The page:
By Hugo Lj. Odhner
Not only the philosophical works of Emanuel Swedenborg, but also the theological Writings (in their external or biographical aspect) testify that Swedenborgs mind was in a state of constant growth and contained the record of the continually new knowledge which he acquired by reflection upon the phenomena of both worlds. In the Writings we thus find not only a new Divine revelation of spiritual truths for the New Church, but also the evidence of a final development of Swedenborgs own understanding of philosophical principles.
In the Writings, many of these principles are given a Divine imprimatur as a vehicle of revealed doctrine, and certain new natural truths are introduced without which the doctrine would be meaningless. But a philosophy is a very personal thing: it is a way of thinking, by which a man explains to himself his own varied experiences and reconciles his knowledge with the inmost perceptions of his faith and conscience. As such, a philosophy cannot be merely transferred from man to man, by total adoption. The factual data which Swedenborg had to explain, differ from those which confront us; his knowledge was both greater and less than the knowledge we call ours. His faith his religious grasp underwent many changes that find only vague parallels in our own development. His philosophy, therefore, at no point is so definite that any two New Church men can adopt it with like assurance.
Yet certain stated principles of a mans philosophy can be of untold benefit to others who struggle with similar problems. In the New Church we know that Swedenborg, as he advanced in knowledge, was being led by the Lord towards a definite end, so that his rational mind might be equipped and enlightened to recognize and formulate the very truths of heaven given by Divine inspiration in the Writings. For this reason we may expect to see, even in the rich record of his preparatory studies, the principles or beginnings (principia) of a philosophy which may help to lead us also out of the confusion and darkness of a skeptical age into the light of a real understanding.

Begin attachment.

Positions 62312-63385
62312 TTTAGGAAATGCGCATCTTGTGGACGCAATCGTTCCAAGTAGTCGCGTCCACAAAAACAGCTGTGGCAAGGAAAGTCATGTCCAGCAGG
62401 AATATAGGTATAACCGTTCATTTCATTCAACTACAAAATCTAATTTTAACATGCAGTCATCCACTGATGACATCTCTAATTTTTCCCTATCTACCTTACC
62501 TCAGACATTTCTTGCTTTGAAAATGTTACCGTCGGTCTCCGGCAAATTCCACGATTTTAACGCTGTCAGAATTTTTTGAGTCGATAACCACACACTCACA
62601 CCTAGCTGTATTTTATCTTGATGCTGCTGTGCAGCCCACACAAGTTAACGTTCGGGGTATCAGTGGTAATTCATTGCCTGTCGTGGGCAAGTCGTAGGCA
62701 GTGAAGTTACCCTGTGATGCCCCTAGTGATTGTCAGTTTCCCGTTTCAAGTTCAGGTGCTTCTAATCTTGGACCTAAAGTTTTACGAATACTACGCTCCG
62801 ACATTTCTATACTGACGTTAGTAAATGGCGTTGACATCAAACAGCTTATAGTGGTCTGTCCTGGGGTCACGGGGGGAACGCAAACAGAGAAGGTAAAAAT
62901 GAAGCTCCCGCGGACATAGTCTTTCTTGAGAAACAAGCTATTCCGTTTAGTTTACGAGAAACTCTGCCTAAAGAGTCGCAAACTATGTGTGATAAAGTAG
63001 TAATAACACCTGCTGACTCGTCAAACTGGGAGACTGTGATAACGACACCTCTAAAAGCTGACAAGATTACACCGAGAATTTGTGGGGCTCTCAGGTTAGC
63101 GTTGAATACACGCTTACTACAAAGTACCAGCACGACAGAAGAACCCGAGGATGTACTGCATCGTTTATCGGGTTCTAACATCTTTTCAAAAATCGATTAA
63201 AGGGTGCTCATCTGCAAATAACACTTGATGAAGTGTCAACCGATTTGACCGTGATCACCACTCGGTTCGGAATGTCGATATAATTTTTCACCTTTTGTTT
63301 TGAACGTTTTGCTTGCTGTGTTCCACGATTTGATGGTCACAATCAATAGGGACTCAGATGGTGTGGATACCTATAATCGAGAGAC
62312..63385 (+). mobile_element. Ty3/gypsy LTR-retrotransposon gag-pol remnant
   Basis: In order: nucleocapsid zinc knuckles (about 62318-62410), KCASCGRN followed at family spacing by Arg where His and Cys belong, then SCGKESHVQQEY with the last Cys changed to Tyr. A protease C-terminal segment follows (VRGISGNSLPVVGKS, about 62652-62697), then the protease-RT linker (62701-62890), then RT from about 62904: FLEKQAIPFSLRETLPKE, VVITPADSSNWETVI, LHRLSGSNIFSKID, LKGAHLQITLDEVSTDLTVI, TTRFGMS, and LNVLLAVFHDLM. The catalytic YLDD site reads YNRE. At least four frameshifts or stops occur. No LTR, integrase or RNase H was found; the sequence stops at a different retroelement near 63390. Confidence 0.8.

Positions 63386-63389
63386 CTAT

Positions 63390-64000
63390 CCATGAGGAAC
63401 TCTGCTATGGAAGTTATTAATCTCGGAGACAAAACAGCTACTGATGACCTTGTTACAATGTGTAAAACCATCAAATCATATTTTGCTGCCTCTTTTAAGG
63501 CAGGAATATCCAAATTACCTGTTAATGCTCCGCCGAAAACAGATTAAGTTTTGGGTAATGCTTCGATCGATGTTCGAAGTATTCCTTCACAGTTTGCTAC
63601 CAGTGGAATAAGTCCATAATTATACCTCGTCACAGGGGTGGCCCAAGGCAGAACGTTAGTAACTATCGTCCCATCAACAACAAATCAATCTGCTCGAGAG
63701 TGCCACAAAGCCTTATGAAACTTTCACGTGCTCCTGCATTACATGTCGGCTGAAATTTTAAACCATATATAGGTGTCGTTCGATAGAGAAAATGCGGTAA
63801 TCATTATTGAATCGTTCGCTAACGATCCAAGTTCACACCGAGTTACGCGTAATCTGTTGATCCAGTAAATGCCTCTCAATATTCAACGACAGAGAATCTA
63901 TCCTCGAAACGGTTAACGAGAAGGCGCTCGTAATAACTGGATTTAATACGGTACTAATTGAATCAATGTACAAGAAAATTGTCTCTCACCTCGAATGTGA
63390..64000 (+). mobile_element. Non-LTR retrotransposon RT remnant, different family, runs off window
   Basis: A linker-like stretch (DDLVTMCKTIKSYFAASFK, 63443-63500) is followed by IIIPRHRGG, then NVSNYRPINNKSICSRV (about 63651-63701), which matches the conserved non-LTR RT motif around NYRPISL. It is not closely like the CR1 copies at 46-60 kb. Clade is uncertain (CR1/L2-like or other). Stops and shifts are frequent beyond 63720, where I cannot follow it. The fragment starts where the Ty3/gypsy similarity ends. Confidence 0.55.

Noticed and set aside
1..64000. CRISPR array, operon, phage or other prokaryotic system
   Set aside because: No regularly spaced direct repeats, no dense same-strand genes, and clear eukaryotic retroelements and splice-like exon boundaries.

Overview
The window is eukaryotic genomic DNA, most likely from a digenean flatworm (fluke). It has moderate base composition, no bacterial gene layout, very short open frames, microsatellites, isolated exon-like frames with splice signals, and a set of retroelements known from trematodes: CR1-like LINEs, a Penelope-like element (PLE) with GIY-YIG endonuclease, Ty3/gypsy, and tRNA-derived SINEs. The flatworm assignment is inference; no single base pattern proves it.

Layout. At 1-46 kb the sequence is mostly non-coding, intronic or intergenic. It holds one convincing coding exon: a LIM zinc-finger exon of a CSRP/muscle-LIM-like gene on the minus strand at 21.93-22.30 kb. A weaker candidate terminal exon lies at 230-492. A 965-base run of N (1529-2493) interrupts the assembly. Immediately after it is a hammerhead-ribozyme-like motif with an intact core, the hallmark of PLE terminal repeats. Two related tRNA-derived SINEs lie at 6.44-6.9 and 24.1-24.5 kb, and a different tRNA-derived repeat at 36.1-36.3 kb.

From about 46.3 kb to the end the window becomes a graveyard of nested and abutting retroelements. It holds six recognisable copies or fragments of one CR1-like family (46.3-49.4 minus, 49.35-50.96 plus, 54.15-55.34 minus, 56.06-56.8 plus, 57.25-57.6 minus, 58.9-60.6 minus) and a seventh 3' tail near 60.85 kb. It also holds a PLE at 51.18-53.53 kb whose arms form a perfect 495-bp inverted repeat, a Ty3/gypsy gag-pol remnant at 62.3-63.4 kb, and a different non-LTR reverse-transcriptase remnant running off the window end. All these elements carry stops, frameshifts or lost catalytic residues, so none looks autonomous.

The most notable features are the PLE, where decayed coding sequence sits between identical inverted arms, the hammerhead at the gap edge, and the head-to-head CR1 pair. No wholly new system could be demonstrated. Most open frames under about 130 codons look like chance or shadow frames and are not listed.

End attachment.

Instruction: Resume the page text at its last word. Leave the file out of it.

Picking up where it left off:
These principles, or fundamentals of thought, are not so easily listed. For example, the work published in 1734 as the first volume of Swedenborgs studies of the Mineral Kingdom and entitled The Principles of Natural Things, or New Attempts to Explain Philosophically the Phenomena of the Elementary World cannot as such be regarded as his final conclusion con the subject or as an Open, sesame to all the mysteries of the Writings; and we must distinguish between the things therein which are theoretical and mathematical calculations about the constitution of matter, and those which are statements of permanent philosophical value. Indeed, in all Swedenborgs preparatory works, including the extensive physiological treatises, philosophical principles are invoked and formulated; yet the bulk of his writing is occupied with purely scientific citations and analyses. It would be unwise to discourage the study and acceptance of any of his scientific data and conclusions, some of which have indeed anticipated modern findings; but if we accept them, we must do so on scientific grounds and not confuse them with universals of thought.
In the Divine providence, Swedenborg was led to perceive certain universals which took an ever clearer form as lie progressed in his studies. They came to constitute a philosophy which was finally tested and matured in the light of heaven, and which, by its nature, cannot be disturbed by new factual research. Such perennial principles and premises are as essential to us as they were to him, and may be called doctrines of rational philosophy. We find these, clearly stated or clearly implied, in the Writings. But in order to see them more distinctly, we should also see them in their formative stages, as they take shape successively in Swedenborgs earlier works when the need for them first dawned upon him.2